- The Washington Times - Thursday, March 22, 2001

Sunday April 1 will mark the 30th Opening Day without a Major League Baseball team in the Washington area.
Of course, after six decades, the original Washington Senators fled to become the Minnesota Twins after the 1960 season. An expansion team became the second version of the Senators, playing from 1961 to 1971, then also leaving to become the Texas Rangers.
It was long assumed that Washington D.C. simply was not a very good baseball town. After all, the original Senators topped 1 million in attendance but once, while the Senators II never reached the million mark.
However, what about the quality of play? Major league sports teams have a tendency to blame the fans when failing to draw respectable crowds, while ignoring that the product on the field might be inferior.
While the original Senators made the World Series in 1924, 1925 and 1933 winning in 1924 the team was not really competitive after World War II, posting losing records in each of their last seven years in Washington.
Think that's incredibly bad baseball? Well, the Senators II mustered only one winning season during their 11 years in Washington D.C., experiencing eight years with more than 90 losses, including four seasons losing 100 or more games. Was it really surprising that the Senators II ranked dead last in attendance in five of their 11 years?
Despite this record, two efforts have been lingering to bring baseball back to the Washington D.C. area one group pushing for a team within the District and another in Northern Virginia. Government also has gotten into the act. The D.C. Sports and Entertainment Commission and the Virginia Baseball Stadium Authority (VBSA) act as cheerleaders for the return of major leaguers to the area.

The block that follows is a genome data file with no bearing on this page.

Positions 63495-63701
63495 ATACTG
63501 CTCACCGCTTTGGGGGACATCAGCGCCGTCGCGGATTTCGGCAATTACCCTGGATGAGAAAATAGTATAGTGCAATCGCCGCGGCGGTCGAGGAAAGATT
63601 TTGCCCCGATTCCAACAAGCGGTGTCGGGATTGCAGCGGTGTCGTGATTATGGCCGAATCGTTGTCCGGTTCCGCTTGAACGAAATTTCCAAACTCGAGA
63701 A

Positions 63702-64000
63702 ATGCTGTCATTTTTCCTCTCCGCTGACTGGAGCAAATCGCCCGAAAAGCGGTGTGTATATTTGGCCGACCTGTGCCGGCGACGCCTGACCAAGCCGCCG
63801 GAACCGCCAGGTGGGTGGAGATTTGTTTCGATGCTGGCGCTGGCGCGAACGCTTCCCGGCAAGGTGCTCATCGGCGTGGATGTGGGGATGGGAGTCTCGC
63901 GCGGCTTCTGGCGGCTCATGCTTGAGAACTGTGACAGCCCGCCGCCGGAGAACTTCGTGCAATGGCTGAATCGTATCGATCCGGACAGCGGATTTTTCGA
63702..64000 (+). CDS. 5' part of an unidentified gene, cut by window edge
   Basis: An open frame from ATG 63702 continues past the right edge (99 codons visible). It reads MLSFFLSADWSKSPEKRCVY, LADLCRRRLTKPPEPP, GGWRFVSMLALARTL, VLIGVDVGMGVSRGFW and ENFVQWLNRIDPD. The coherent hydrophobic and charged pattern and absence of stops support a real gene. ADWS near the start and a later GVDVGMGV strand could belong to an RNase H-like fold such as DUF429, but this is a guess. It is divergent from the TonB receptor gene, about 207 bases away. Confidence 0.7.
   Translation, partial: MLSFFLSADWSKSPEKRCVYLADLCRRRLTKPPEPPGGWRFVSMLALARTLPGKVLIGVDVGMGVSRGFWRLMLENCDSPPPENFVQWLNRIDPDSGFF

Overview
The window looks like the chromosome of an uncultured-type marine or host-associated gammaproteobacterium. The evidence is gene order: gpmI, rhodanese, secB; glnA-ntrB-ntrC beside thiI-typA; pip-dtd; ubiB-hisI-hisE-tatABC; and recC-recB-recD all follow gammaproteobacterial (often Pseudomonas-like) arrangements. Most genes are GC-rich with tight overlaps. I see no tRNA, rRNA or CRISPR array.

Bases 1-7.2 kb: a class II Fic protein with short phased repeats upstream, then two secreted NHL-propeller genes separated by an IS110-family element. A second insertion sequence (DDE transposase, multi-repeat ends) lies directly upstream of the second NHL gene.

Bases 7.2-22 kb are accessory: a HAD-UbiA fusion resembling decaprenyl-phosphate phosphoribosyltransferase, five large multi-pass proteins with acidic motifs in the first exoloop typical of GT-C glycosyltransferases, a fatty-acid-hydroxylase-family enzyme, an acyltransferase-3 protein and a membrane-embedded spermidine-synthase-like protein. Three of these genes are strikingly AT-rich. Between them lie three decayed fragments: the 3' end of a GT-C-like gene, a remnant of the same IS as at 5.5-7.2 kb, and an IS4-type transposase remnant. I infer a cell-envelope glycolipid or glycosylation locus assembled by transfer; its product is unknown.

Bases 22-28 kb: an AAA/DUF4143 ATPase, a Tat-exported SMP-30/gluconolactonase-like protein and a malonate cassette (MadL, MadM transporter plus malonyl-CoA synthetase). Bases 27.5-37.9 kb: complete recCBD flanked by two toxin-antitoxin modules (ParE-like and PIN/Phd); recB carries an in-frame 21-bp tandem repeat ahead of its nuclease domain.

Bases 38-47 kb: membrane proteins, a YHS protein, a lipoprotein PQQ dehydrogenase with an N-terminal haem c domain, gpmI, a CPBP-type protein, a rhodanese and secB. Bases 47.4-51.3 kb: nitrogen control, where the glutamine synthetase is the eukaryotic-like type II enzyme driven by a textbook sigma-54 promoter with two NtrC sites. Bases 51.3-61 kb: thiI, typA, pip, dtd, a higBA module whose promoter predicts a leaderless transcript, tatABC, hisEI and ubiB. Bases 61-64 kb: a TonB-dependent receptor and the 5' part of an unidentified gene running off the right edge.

An early 1999 proposal for a new ballpark in the District indicated that the $330 million estimated cost would be covered by city and federal taxes. At the time, Mayor Anthony Williams declared: "Baseball will be an economic home run for the District."
In a July 5, 2000, letter to Baseball Commissioner Bud Selig, Virginia Gov. Jim Gilmore wrote: "I want you to know that if any team concludes that it must relocate, Virginia is ready to work with you and the team owners to form a responsible public-private partnership. I believe that the positive economic impact that baseball can have on Virginia will justify the Commonwealth's participation in this partnership." The VBSA envisions two-thirds of the cost of a $300 million ballpark being covered by taxpayers. However, Brian Hannigan, VBSA communications director, told me that since this cost estimate dates back to a 1996 report from the Virginia General Assembly, it is "not unrealistic" that costs could be higher now.
Naturally, taxpayer subsidies are justified by studies trumpeting big economic benefits. The VBSA released a report in July 2000 prepared by a George Mason University professor, Stephen S. Fuller, asserting that over 30 years, a new team and stadium would generate $8.6 billion in economic activity, and produce $693 million in revenues for state and local government.